Look to Bank of America Stock for the Dividend, not for Growth

Warren Buffett, who made a killing on Bank of America (NYSE:BAC) warrants during the crisis of the Great Recession, is putting more of his money to work there, which suggests that Bank of America stock keeps earning his confidence.

Look to Bank of America Stock for the Dividend, not for Growth

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Buffett’s Berkshire Hathaway (NYSE:BRK.A) owned 950 million shares of Bank of America stock at the end of the last quarter, up over 50 million from a previous filing, making it the bank’s biggest shareholder with a stake of 10%.  Bank of America also bought back $6.5 billion of its shares during the quarter.

While Bank of America has been very, very good for Buffett, the stock may not be great for investors seeking capital gains. The shares are down slightly over the last year. But if you’re looking for income the 18-cent-per-share dividend on Bank of America Stock yields 2.34% and that payout is up from 12 cents per share two years ago, well supported by dividends.

Capital Gains?

Bank of America recently reported a good second quarter that did take the stock over its level of last July. Net income was $7.3 billion, 74 cents per share, on revenue of $23.1 billion.

The stock’s not doing better because interest rates remain low and it’s expected that the Federal Reserve will soon lower them further. In its earnings report, Bank of America predicted its net interest income will rise just 1% assuming two rate cuts.  But it continues to increase its operating leverage, which should mean future dividend increases.

The bank manages this trick through automation. It has cut 100,000 jobs over the last decade, creating mobile apps that let customers make deposits and check balances without visiting a branch. The number of its mobile banking users were up 10% in the second quarter, said CEO Brian Moynihan.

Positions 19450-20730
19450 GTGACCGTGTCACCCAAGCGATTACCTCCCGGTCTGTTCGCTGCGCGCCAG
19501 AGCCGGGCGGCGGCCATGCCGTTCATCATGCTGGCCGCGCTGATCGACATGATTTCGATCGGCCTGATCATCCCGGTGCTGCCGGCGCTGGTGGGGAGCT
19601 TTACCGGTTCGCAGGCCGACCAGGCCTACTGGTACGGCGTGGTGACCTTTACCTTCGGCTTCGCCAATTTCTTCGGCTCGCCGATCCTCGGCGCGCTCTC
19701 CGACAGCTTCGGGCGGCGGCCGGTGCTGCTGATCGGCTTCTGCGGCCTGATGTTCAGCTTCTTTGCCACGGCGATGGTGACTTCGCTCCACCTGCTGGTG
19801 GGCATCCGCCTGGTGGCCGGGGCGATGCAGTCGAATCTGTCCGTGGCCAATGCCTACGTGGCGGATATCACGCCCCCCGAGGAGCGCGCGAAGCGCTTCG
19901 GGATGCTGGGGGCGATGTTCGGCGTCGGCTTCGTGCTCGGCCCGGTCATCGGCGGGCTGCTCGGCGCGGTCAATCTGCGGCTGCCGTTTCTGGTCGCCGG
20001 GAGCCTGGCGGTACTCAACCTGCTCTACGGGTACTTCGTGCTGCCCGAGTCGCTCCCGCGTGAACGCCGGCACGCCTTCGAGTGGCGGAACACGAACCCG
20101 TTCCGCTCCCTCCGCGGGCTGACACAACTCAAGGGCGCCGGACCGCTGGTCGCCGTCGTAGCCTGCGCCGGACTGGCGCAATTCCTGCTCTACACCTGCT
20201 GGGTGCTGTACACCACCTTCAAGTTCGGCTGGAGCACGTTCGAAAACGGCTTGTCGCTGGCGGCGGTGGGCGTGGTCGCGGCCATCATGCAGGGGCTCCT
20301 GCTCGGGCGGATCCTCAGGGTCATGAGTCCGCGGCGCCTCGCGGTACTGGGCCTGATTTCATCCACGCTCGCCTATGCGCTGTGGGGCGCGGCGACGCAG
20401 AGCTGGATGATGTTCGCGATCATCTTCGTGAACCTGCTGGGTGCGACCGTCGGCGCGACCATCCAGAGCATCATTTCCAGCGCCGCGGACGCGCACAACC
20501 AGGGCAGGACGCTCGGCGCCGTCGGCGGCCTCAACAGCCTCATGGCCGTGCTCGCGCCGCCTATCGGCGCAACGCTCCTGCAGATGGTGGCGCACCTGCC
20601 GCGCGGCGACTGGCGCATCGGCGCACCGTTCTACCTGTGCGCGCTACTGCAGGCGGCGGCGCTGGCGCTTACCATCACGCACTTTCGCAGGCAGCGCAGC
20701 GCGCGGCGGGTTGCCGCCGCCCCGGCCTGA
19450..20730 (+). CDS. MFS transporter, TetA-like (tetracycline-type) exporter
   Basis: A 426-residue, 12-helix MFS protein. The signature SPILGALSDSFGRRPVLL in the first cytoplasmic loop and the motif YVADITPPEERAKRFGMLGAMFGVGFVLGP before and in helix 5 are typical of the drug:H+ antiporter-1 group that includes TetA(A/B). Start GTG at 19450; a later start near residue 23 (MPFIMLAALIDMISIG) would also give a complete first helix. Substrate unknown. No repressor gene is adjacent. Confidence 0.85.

Analysts like the story and KBW recently upgraded the bank’s stock to outperform, predicting a return of over 20%.

Digital Banking and BAC Stock

But digital banking is a business a lot of people want.

With First Data now merged into Fiserv (NASDAQ:FISV), it ended its merchants service agreement with the bank, effective next year. The press release on the split was filled with happy talk, but essentially Fiserv believes it can handle First Data’s processing business without Bank of America’s help.

Digital processing reduces the need for bankers or bank branches while imposing technology debt on any bank with older, more expensive processing equipment. It also opens the market to start-ups like Square (NASDAQ:SQ), which has transformed the payments business by combining transaction processing with other services like loans and accounting.

Digital banking lets competitors come into the U.S. market from anywhere, even Europe, with competitive offerings. But digital banking also increases security risks, as shown by the recent breach at Capital One (NYSE:COF) impacting 100 million accounts. 

Bank of America has responded by increasing its capital budget, adding things like digital debit cards to its mobile app. It is exploring blockchain, to the point where critics in the crypto-currency world have accused it of being a patent troll.

The Bottom Line on Bank of America Stock

Bank of America remains a good stock for conservative investors like Warren Buffett because it continues investing in technology and its brand name.

As digital banking growth slows amid greater competition, it could also consolidate. Expect Bank of America, with a market cap of $285 billion, second in the industry only to JPMorgan Chase (NYSE:JPM), to be one of those consolidators.

Just don’t expect spectacular returns. Sellers in mergers get the biggest paydays, and when mergers happen Bank of America will be a buyer. If it can maintain security and keep moving forward this will remain a good stock for income investors. It’s your daddy’s bank.

Dana Blankenhorn is a financial and technology journalist. He is the author of a new environmental story, Bridget O’Flynn and the Bear, available now at the Amazon Kindle store. Write him at danablankenhorn@gmail.com or follow him on Twitter at @danablankenhorn. As of this writing he owned shares in JPM.

Article printed from InvestorPlace Media, https://investorplace.com/2019/07/look-to-bank-of-america-stock-dividend/.

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